The FBI also assures that it has a recorded conversation between Scalisi and a Del Records employee, who apparently cooperated with the government, in which it is mentioned that Del Villar reported that Pérez Alvear “already sent three deposits” to the bank.

Then Scalisi asked him if the money had reached the account in a Mexican bank registered under the name of ‘Del Melodía Entertainment’ and asked him to indicate “which shows” he was paying for.

Scalisi also warned the employee that said deposits should not be registered “under the name of ‘Chucho’”, but “under the name of the promoter”.

Investigators managed to trace at least 11 bank deposits of between 150,000 and 750,000 pesos (between $7,500 and $37,500) from August 16, 2018 to January 29, 2019. They were made by two people acting on behalf of Pérez Alvear. According to the Justice Department, Del Records received a total of 3.5 million pesos ($175,000) in that period.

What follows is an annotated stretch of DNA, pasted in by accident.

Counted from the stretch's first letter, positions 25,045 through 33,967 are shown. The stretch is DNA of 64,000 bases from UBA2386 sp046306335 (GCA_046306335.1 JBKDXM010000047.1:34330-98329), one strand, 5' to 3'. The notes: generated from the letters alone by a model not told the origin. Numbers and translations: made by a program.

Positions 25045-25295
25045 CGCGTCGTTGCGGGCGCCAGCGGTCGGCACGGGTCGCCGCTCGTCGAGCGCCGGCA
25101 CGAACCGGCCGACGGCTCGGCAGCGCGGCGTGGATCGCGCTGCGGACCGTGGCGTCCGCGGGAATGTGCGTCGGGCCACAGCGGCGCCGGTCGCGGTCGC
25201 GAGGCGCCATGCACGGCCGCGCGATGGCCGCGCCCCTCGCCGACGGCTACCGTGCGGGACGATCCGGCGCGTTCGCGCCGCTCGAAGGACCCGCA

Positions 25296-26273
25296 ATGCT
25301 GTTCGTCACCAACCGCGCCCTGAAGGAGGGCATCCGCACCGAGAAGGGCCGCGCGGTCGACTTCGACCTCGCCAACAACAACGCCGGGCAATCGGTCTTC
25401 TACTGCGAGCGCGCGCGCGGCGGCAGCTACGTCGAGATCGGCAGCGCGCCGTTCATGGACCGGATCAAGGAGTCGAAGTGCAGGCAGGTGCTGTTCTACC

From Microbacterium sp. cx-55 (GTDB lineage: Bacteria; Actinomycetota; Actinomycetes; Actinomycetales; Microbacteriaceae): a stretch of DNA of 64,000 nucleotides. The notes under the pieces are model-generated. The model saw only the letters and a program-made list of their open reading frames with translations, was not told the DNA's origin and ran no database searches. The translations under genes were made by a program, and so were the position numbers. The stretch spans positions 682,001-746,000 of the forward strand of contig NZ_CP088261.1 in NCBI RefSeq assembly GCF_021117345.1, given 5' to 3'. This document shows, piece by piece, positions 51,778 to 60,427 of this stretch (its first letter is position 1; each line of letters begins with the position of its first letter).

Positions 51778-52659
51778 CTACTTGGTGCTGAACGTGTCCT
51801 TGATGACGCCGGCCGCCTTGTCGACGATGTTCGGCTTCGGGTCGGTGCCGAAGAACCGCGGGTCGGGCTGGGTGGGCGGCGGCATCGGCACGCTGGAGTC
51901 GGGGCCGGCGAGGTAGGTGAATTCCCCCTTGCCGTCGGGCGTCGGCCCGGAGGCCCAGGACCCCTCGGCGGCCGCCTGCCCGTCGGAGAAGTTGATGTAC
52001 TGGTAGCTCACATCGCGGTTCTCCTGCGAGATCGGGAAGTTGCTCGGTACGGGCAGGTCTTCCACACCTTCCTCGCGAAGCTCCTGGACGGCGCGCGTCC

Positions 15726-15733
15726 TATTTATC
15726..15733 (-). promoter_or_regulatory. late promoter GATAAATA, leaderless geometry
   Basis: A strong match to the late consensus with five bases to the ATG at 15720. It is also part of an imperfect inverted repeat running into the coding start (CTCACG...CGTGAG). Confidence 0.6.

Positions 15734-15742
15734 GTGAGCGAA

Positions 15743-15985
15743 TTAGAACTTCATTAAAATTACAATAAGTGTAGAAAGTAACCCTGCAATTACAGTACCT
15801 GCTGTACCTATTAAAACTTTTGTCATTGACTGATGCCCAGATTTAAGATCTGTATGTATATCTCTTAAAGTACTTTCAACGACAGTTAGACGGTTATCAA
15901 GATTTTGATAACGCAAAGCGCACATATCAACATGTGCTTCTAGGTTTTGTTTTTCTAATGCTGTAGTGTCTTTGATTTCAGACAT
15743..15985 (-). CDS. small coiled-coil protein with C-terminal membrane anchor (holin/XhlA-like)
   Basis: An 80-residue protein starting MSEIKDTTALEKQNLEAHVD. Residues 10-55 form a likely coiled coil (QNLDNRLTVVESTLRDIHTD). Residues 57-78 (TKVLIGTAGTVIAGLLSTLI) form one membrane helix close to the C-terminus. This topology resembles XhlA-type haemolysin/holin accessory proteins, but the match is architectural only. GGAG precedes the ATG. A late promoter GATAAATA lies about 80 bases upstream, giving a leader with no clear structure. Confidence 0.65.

Meanwhile, the singer identified as “Individual A” performed concerts organized by the two people who made the bank deposits on behalf of Gallística Diamante. The events were in Mexicali, Salamanca, Chiapas and San José de Iturbide between September 28, 2018 and February 2019.

Del Villar and Scalisi’s arraignment is scheduled for July 20 in federal court in Los Angeles. Interestingly, above that court is the DEA office, from which operations are coordinated to capture the head of the CJNG, Nemesio Oseguera Cervantes, alias ‘El Mencho’.

The Prosecutor’s Office warns that if they are found guilty, both would face a sentence of up to 30 years in prison.